This is similar to the familiar idea of ‘being exiled from the tribe’ — being exiled from the tribe may not sound like the ultimate punishment but if the tribe is all we know then we can’t see that there’s any life outside of it and so when our lives are defined by our socialised existence, by our identity in the group, then being excommunicated is as good as a death sentence for us. In the very same way, we can’t ordinarily see that there is any existence outside of the script that has been written by the thinking mind and this means that we will experience pure terror at the prospect of departing from it, even though we have no way of knowing what we’re actually terrified of (since we don’t know that the script is only a script, or that the conceptual version of reality is only a conceptual version). All we know is that an unspeakable disaster is about to befall us — a disaster which we have to fight against as hard as ever we can. All we know is that we’re being pushed against our will towards a terrifying precipice. What’s really happening here (outside of our inverted perception of the situation) is that we are actually being born — we’re coming into actual being (as opposed to the virtual being that was all we knew up to this point). ‘Existence’, Paul Strathern tells us, ‘is a colossal risk’ — we absolutely don’t know what we’re doing (whoever ‘we’ are) or how it (whatever ‘it’ is) will work out for us. The risk is 100%, the risk is total

We have no way ‘validating our existence’, no way of knowing whether we are ‘allowed’ or not. Are we really going to get away with this? We feel that we can get away with it [1] if someone in authority says we can (so it must be OK), or [2] if we see that someone else is ‘allowed to exist’ so that then we can copy them (because there’s no risk). If there is no precedence however then we have nothing to go on. Just to exist — without any justification, without any explanation, without any mind-created ‘reason’ — is inconceivably audacious to us and we will shy away from it every time. We will languish instead in our mind-created ‘limbo’ (otherwise known as hyperreality or samsara) for ‘as long as it takes’, so to speak. And once we have adapted ourselves to some taken-for-granted framework (and obtained the cheap and cheerful validation for existing that this FW provides us with) then we are loyal to it — we’re loyal to it because we owe it everything. Even when it becomes abundantly clear that our relationship with the External Authority of thought is one in which we are being abused, we still can’t walk away from it — we’re being disloyal, we’re letting the side down, we’re betraying the sacred trust, and so on. We’re rule-breaking.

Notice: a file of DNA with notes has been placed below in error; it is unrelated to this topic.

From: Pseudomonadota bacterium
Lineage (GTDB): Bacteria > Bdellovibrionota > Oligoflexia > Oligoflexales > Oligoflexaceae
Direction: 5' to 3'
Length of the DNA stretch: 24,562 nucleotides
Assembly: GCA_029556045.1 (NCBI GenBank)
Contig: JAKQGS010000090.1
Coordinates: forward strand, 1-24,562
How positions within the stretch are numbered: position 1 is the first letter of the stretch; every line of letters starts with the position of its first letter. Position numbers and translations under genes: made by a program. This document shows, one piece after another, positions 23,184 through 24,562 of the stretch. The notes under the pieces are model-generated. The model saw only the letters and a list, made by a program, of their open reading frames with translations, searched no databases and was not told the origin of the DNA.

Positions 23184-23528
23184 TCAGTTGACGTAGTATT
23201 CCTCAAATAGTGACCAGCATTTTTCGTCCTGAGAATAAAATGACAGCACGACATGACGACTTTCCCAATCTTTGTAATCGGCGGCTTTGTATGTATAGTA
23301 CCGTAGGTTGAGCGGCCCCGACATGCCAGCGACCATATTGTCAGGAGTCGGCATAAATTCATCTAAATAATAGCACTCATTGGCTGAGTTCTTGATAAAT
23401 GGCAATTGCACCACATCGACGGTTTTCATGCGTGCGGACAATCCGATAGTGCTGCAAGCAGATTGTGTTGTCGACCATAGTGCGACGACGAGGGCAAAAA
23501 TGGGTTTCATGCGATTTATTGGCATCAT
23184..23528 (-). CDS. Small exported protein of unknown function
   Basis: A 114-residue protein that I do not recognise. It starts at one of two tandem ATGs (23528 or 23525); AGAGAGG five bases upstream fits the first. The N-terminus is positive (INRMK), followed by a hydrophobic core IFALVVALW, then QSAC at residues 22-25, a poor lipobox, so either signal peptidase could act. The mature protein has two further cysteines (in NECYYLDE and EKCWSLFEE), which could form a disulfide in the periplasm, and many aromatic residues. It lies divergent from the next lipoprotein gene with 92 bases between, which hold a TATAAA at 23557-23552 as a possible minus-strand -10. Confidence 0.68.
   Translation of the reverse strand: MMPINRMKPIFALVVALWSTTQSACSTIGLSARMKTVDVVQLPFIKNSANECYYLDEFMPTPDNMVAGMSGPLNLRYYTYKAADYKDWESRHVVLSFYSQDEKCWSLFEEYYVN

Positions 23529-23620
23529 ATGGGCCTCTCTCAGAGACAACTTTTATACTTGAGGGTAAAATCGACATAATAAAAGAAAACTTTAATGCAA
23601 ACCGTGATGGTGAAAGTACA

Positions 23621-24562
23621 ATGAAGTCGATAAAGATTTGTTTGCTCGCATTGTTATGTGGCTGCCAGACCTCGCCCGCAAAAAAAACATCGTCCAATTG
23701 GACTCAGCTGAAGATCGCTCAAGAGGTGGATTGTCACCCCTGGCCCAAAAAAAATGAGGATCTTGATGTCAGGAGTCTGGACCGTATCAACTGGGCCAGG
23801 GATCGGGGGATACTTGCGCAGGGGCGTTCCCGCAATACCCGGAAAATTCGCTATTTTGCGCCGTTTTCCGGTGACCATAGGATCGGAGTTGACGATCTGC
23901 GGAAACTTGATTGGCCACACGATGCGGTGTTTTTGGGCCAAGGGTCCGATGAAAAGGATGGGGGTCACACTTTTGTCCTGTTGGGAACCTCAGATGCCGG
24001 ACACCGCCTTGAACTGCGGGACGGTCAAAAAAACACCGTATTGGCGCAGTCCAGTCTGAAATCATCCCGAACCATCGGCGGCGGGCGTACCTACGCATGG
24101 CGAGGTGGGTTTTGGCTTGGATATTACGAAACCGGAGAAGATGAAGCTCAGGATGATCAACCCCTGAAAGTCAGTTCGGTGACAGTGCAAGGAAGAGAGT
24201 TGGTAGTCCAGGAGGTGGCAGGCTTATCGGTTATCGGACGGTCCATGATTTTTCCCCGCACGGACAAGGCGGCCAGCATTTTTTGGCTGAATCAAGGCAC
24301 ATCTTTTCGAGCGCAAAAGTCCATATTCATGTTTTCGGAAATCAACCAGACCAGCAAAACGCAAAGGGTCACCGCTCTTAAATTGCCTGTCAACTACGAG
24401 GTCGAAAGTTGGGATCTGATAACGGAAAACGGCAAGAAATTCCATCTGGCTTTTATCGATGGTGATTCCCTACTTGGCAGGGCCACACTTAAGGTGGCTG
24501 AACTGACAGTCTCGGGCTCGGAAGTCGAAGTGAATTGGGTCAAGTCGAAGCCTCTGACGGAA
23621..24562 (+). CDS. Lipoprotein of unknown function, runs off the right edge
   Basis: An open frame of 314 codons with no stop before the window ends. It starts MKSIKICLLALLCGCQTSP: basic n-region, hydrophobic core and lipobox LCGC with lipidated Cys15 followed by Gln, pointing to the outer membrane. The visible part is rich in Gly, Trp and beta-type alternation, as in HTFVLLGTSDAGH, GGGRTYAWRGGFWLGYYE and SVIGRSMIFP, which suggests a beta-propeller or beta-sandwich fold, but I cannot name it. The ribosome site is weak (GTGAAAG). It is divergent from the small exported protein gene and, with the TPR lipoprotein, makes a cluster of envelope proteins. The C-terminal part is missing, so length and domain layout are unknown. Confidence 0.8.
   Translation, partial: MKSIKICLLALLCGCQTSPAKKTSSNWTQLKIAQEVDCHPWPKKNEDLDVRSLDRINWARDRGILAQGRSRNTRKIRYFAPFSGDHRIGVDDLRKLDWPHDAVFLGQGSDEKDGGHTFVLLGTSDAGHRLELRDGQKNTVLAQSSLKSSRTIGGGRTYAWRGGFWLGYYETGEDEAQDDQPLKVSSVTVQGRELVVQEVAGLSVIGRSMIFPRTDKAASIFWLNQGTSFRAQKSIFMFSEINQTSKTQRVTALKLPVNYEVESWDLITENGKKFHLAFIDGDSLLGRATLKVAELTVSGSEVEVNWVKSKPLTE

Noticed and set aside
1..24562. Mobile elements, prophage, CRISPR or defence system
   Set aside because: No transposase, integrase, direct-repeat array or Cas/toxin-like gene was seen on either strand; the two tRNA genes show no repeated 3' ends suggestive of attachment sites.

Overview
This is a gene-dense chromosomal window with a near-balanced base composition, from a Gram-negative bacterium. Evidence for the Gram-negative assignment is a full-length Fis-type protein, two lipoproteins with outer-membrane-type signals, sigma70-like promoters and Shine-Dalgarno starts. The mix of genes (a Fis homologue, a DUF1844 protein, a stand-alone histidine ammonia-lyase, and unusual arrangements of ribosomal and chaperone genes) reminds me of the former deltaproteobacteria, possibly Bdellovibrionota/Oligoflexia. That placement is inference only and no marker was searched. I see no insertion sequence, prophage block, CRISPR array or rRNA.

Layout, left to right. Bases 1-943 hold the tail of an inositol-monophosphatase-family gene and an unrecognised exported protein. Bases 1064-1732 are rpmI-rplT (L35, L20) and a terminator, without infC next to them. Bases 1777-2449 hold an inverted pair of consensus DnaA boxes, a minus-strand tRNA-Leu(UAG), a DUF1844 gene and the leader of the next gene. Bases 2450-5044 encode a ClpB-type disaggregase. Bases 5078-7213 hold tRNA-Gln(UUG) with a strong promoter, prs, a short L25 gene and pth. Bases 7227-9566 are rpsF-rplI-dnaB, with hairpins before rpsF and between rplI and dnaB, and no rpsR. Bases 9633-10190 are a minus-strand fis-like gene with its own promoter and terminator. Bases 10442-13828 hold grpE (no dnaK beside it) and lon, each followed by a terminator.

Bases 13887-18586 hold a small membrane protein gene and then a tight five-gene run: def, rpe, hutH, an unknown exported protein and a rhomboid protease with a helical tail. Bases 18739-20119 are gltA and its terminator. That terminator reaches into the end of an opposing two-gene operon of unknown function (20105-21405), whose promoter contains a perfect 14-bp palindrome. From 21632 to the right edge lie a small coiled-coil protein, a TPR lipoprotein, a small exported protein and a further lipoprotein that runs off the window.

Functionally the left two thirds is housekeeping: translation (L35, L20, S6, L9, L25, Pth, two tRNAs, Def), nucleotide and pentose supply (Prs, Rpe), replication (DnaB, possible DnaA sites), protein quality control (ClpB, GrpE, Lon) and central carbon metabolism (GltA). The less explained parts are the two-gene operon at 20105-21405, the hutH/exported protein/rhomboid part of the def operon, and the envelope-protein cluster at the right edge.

On the one hand — therefore — we’re afraid to ‘go it alone’ outside the comfort of the group and on the other we feel guilty about doing so (or wanting to do so) and this guilt fuels our internal conflict. We’re torn between wanting to leave the abusive relationship and our loyalty to the abuser. Underlying this conflict — we might say — is our fear of breaking with precedence and venturing forth into the radically unknown. As we have said, there’s nothing more audacious than reaching out beyond the bounds that have been set for us by the thought — we’re going against everything we’ve been told, we’re ‘disobeying the sacred commandment’, and so on and so forth. What awaits us on the other side of thought’s limits isn’t eternal damnation however but life itself, the genuine article and not a mere mechanical analogue! According to Herman Hesse in his novel Steppenwolf the price for admission to the magic theatre is the everyday mind — what we have to leave behind is our means of making sense of the world, our map or model of the world. We could equivalently say therefore that the price for being alive (or for ‘being conscious’) is that we have to leave the conditioned identity behind, even though doing this goes against everything that we have ever been told. We would rather ‘play it safe’ and continue to live the dull, grinding, mechanical life of the self-concept even though that so-called ‘life’ isn’t actually real.

If I insist on sticking with the defined identity (i.e., if I opt to stay with who I am in thought’s sterile game) then I simply cannot live therefore — there is no life (no genuine being) for ‘the idea that I have of myself’. There is only the idea of life, only the notion of being. ‘…you have a name that you are alive, but you are dead.’ [Revelation 3:1] If I cannot bring myself to step out from under thought’s shadow (and take the ultimate risk of seeing what happens then) then my fate is to be chained up in Plato’s cave for eternity along with all the other unhappy prisoners. If I cannot find it within me to ‘dare to exist’, without any reason, without any explanation or justification, without any narrative to hide behind, then I will have to endure what is surely the least enviable fate of all — the fate of ‘being thought’s unhappy gimp’ until either hell finally freezes over or pigs miraculously learn to levitate at will…

--

--